Cut Your Bills News Energy Companies To Discuss Heating And Electricity Subsidies 1202

Energy companies to discuss heating and electricity subsidies

03 March 2008 / by Joy Tibbs
Energy companies are to meet with Government representatives to discuss the introduction of gas and electricity subsidies for those struggling to pay increased energy bills.

If they refuse to cooperate, energy companies could face being charged a windfall tax on profits.

According to fuel poverty charity National Energy Action (NEA), fuel poverty – when a household has to spend more than 10 per cent of its income on fuel bills – is on the rise; the number of people in fuel poverty in London has more than doubled in recent years. Its research also revealed that prices have increased 90 per cent since 2003, and almost 25,000 people in the UK died from cold-related illnesses in 2007.

The group will hold a ‘See The Impact’ seminar on March 4 to discuss ways of tackling fuel poverty. It will touch upon proposed changes in the Energy Efficiency Commitment programme and Warm Front, the Government’s energy efficiency programme in England. It will also cover issues such as rising energy prices and climate change.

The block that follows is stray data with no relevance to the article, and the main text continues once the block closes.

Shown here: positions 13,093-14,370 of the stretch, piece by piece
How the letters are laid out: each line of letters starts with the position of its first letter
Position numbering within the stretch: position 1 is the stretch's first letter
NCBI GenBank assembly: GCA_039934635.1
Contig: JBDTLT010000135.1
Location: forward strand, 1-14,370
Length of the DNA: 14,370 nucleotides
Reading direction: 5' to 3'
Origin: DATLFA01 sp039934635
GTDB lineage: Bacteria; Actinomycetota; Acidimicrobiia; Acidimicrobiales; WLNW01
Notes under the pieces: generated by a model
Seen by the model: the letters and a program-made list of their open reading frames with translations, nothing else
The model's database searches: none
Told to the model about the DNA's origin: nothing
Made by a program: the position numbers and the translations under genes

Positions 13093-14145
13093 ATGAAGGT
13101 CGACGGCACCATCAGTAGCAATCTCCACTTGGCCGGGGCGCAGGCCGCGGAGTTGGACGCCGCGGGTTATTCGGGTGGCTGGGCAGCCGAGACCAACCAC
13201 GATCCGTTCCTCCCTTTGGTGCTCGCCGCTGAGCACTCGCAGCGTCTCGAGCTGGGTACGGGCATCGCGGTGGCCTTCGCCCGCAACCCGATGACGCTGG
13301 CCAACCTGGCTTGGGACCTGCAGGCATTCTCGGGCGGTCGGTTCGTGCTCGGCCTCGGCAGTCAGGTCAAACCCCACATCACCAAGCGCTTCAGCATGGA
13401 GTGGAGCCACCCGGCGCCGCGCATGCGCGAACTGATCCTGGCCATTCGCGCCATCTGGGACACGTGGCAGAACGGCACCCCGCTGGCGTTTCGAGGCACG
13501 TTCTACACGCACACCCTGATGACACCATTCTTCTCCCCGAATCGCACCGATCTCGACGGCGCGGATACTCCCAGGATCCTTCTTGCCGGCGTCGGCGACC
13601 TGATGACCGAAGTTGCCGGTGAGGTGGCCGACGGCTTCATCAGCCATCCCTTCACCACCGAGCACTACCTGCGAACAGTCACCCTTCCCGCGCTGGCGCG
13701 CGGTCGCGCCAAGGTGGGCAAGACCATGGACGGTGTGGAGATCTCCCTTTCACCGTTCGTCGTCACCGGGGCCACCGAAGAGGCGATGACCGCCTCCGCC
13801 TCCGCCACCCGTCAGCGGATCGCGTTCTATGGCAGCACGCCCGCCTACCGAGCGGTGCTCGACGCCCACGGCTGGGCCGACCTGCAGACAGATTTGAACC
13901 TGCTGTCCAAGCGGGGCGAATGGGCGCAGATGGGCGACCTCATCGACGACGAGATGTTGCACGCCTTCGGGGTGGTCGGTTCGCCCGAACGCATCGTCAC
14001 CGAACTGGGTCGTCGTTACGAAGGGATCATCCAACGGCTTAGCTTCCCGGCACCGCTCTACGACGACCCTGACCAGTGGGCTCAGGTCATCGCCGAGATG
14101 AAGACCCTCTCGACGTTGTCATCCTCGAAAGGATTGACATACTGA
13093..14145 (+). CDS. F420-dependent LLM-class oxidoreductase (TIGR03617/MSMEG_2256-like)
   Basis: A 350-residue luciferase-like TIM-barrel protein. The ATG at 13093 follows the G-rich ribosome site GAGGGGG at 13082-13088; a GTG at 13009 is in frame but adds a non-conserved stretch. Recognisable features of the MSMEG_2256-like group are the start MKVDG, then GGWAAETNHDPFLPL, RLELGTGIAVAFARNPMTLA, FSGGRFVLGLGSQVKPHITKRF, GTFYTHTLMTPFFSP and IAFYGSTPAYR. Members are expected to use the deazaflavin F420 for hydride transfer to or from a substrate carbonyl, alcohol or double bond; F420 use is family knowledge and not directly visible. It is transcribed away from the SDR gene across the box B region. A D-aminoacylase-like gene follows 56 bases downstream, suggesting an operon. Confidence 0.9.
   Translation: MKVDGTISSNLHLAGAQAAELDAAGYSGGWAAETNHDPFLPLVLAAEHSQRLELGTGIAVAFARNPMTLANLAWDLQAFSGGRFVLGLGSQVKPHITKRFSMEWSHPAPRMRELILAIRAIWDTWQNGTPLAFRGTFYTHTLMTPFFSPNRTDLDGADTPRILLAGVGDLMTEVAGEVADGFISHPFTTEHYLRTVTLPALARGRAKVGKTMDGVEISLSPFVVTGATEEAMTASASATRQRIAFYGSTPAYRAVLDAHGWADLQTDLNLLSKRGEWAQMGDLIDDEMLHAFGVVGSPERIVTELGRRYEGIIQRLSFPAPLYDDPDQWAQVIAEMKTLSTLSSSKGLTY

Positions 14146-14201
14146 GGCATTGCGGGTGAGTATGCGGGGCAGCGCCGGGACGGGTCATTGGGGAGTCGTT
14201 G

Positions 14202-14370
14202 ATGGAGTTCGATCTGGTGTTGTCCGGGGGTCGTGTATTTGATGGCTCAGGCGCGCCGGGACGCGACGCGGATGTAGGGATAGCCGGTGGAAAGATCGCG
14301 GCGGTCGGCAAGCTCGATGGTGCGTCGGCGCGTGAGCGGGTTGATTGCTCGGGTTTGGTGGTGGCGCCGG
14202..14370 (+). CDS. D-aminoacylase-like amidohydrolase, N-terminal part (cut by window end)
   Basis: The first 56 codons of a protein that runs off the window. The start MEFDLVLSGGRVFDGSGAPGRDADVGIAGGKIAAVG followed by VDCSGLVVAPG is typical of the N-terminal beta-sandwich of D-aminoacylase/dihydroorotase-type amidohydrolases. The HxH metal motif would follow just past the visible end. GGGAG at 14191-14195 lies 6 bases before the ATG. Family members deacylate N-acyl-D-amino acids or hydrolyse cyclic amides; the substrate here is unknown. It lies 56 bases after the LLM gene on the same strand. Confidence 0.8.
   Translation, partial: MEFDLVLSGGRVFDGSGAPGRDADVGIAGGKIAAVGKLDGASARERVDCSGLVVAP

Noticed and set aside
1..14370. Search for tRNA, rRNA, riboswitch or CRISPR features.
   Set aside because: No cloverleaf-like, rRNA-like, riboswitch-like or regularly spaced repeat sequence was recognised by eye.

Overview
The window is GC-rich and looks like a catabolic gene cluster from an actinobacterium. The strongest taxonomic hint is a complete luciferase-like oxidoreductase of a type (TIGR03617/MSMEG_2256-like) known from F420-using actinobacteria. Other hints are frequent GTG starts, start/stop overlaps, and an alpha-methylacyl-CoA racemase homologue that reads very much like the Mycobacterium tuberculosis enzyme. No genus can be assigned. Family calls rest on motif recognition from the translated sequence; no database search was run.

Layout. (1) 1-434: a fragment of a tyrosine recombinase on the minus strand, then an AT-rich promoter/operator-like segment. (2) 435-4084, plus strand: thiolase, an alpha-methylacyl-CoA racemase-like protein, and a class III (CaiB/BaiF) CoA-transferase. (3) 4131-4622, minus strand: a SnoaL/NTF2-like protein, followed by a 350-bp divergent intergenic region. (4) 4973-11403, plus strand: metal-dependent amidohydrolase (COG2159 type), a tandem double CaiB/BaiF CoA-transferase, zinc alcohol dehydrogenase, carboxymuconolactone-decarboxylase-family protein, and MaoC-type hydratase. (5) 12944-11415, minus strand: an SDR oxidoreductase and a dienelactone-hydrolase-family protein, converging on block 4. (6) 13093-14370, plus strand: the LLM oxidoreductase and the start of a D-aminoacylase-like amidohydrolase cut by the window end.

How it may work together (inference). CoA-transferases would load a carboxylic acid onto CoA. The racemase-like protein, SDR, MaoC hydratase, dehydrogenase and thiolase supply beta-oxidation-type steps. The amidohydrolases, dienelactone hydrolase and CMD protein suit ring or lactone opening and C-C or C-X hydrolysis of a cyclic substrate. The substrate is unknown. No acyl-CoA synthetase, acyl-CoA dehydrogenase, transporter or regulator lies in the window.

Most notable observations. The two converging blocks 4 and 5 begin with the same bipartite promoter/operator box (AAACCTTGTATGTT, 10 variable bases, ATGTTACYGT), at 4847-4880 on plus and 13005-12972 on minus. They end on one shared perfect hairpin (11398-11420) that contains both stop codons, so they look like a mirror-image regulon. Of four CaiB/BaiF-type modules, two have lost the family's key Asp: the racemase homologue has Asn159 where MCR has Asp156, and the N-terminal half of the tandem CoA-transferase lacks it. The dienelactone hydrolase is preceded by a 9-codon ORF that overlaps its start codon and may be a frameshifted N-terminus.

Meanwhile, Government ministers recently met with representatives from RWE NPower, Scottish Power and Scottish and Southern Energy to discuss rising profits despite the increase in cases of fuel poverty. The Government will also hold meetings with representatives from Centrica, Powergen and EDF today.

Energy minister, Malcolm Wicks, chief secretary to the Treasury, Yvette Cooper, and Downing Street advisor, Geoffrey Norris, will attend the meeting. It is believed that approximately 4.5 million people in the UK currently live in fuel poverty, and the Government feels providers are not doing enough to combat the problem.

It is urging companies to pay into a fund which will be used to establish a special means-tested tariff for those in fuel poverty. According to reports, a fuel poverty programme will be announced by the Chancellor, Alistair Darling, during his Budget report on March 12.

© Fair Investment Company Ltd

Written by Editorial Team